Originally published on December 18, 2015.
For Alfred Samoei, EASYMA 6.0 has transformed dairy farming into a viable enterprise.
Like many other small-scale dairy farmers in Kenya’s Rift Valley region, before September 2014, Alfred Samoei could not get a loan from a bank, access regular extension services on livestock breeding, or receive prompt payments for milk deliveries. Like his peers, Alfred relied on local traders and brokers, who would offer low, albeit immediate, payments for milk, leaving farmers vulnerable to exploitation.
This scenario is common for many other smallholder dairy farmers across Kenya who rarely engage in dairy farming as a business, and often do not get paid what is due to them. The chilling plants they deliver to often suffer from chronic cash flow challenges as a result of limited access to quality data, which in turn limits their access to financial services. This series of inefficiencies negatively impacts on livelihoods across the board.
By providing a one-stop automated supply chain solution to improve transparency and record-keeping within the dairy value chain, Amtech Technologies Ltd.'s EASYMA 6.0 is transforming dairy farmers' lives in Nandi and Bomet Counties. Developed and tested using seed funding and technical assistance from the United States Agency for International Development (USAID) via Feed the Future Kenya Innovation Engine
, the innovation is enabling almost 8,000 members of Kabiyet and Siongiroi dairies access to extension services, financial products, and even livestock insurance through several state-of-the-art modules incorporated into this web and mobile-based system.
Launched here in September 2014, EASYMA 6.0 enables dairy farmers weigh milk at designated buyer collection centers, within a 45km radius of the marketing cooperative, using digital scales. The farmers get an automated receipt for their deliveries immediately after their milk is weighed, and the delivery figures also reflect real-time at the cooperative's main office and the farmers' savings and credit cooperative organization (SACCO). This enables farmers to immediately get an advance from the SACCO based on the amount of milk delivered.
In 2015, Alfred Samoei accessed a KES 70,000 loan (approximately US $700) for urgent family needs. Alfred, who delivers approximately 50 liters of milk to the plant daily, uses proceeds from about 20 liters each day to pay back the loan, and assigns income from the remaining 30 liters to his wife to run the household.
Milk transporter Mr. Mutai displays farmers' receipts for deliveries made to Siongiroi Dairy.
“I really used to suffer losses from the manual weighing system. Now, every drop of milk is taken into account, and I am paid promptly," Alfred explains.
Before EASYMA 6.0, farmers had to leave their busy farms to make unplanned trips to the dairy to access artificial insemination (AI) and extension services. For time-sensitive needs, such as help for sick animals, typical delays in delivery would result in quantifiable losses for the farmer or lost opportunities, in the case of delayed AI services.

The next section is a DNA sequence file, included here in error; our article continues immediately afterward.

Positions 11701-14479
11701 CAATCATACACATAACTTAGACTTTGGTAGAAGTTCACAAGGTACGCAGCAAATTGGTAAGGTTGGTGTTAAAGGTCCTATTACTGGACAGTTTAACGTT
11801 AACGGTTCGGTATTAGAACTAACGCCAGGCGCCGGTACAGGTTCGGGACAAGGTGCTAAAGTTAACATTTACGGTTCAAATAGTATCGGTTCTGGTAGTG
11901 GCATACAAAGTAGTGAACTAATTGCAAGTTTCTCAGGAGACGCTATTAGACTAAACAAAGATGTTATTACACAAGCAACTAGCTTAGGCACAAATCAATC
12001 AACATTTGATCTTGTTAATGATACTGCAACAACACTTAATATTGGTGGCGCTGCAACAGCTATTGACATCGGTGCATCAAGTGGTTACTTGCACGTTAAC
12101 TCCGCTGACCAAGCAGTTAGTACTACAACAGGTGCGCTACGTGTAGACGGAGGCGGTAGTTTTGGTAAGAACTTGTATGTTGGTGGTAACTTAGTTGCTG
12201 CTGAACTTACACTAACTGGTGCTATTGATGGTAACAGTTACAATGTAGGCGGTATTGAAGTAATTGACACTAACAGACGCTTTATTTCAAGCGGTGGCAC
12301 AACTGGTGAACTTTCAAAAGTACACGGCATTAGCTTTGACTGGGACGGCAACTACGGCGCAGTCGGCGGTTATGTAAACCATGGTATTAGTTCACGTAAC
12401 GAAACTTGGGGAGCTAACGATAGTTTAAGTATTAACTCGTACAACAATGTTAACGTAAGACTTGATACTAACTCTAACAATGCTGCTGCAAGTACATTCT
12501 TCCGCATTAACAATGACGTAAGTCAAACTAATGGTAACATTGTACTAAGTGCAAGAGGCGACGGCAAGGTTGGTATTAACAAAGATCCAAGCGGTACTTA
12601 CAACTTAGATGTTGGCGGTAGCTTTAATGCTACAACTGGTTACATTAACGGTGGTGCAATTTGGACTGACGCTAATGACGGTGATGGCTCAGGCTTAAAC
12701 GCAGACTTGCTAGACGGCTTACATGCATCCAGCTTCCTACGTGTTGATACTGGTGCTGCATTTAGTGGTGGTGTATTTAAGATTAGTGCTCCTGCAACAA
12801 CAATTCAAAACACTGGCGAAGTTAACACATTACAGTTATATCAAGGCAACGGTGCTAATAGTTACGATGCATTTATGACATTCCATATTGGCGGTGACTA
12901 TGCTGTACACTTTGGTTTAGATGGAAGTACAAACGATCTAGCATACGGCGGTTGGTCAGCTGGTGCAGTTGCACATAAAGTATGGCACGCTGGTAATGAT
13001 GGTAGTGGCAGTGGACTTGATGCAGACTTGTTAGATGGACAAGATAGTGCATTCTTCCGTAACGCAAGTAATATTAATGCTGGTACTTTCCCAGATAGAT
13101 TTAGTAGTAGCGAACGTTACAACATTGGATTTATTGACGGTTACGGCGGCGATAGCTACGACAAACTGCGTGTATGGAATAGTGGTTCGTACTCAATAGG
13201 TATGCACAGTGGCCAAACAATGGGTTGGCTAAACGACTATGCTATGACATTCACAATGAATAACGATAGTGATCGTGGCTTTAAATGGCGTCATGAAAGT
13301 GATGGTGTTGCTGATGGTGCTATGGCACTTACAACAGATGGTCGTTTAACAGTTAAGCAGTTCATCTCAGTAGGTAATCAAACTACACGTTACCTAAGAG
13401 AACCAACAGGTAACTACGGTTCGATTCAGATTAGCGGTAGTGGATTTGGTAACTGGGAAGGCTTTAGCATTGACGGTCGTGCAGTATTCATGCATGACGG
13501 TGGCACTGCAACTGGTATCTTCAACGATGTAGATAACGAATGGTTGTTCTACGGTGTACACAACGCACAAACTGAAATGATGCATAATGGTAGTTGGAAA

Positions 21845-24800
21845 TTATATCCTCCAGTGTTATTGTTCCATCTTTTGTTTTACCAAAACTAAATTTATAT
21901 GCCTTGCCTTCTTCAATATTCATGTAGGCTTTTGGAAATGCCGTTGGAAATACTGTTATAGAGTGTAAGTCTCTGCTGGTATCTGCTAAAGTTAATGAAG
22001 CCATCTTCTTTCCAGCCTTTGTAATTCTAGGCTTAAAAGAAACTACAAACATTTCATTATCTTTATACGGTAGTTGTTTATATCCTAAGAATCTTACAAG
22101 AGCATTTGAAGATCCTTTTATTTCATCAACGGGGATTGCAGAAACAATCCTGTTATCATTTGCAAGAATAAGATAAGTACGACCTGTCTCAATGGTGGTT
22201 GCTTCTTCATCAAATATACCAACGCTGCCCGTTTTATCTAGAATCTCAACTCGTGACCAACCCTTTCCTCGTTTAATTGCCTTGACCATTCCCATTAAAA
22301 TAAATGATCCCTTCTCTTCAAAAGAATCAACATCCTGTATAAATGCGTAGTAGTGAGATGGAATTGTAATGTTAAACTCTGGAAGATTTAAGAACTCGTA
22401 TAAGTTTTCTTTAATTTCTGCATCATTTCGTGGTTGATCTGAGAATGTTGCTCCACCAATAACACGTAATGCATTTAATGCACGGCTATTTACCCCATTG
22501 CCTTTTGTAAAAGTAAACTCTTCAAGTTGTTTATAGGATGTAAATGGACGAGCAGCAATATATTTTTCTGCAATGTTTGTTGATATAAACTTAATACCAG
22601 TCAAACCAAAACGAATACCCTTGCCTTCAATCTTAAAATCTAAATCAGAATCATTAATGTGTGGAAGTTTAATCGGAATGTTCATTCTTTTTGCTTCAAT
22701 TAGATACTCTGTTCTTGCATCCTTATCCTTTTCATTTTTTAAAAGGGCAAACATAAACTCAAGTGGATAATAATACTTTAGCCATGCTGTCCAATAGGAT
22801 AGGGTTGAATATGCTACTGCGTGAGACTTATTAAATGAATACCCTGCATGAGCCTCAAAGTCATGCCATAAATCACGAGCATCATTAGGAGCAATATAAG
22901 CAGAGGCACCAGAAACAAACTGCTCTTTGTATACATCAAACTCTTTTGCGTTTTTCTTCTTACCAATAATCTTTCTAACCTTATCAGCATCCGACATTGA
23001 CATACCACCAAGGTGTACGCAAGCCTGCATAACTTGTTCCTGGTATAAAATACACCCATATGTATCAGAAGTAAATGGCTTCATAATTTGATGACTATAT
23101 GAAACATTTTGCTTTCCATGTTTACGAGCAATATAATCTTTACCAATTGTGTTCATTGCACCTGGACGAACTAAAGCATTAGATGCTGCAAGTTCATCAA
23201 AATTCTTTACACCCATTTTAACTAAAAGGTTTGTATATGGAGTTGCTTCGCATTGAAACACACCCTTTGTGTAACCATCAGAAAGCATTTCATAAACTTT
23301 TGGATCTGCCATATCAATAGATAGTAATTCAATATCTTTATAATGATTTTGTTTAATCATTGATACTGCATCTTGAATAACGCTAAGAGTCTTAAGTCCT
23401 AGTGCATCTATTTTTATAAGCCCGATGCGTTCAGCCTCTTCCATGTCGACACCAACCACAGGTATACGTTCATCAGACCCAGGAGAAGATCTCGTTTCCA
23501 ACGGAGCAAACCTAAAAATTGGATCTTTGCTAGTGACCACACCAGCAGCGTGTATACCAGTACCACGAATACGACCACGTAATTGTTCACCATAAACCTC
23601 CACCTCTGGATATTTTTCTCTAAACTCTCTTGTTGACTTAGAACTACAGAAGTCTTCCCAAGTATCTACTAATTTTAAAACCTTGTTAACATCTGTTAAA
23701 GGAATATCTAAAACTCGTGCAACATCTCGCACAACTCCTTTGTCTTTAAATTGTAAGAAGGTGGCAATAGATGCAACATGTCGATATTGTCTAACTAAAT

“If I can access timely AI services by sending an SMS to the system and can get extension services by querying EASYMA on my cellphone, surely, I have nothing to complain about!” Alfred continues, beaming.
Improved access to extension services and farmers’ growing confidence in the weighing and payment processes has also led to a rise in productivity and enhanced delivery to dairy plants. Daniel and Dorcas Keino, members of Kabiyet Dairy in Nandi County, previously delivered about 15 liters of milk to the plant daily. Now, the couple delivers 25 to 30 liters of milk daily. Like at least 5,000 other active members of Kabiyet Dairy, instead of channeling milk through brokers, the Keinos are earning more money, and their animals are in better health and can conceive at the right time.
Members of Siongiroi Dairy are enjoying similar benefits thanks to EASYMA 6.0. In June 2015, Siongiroi Dairy opened an additional branch in Dikirr area, Transmara Division, to cope with the increased milk delivery to the cooling plant. Siongiroi Dairy currently receives 1,500 to 3,000 liters daily, which is a remarkable for a new, smallholders’ plant. On its part, the main branch of Siongiroi Dairy currently receives 17,000 liters of milk daily, up from the previous 12,000 liters.
Agrovet outlets owned by Siongiroi Dairy are also reporting increases in sales for feeds and other inputs as a result of the farmers’ improved income and cash flows, as well as regular access to extension services. Kabiyet and Siongiroi Dairy plants have each managed to invest in laptops to enable their respective cooperative-owned agrovet stores to use EASYMA 6.0.
“With the current system, I receive daily reports showing sales and the remaining stock in the agrovet store. This helps me ensure timely and adequate supply of inputs for our customers," says Siongiroi Dairy Plant Manager Richard Soi.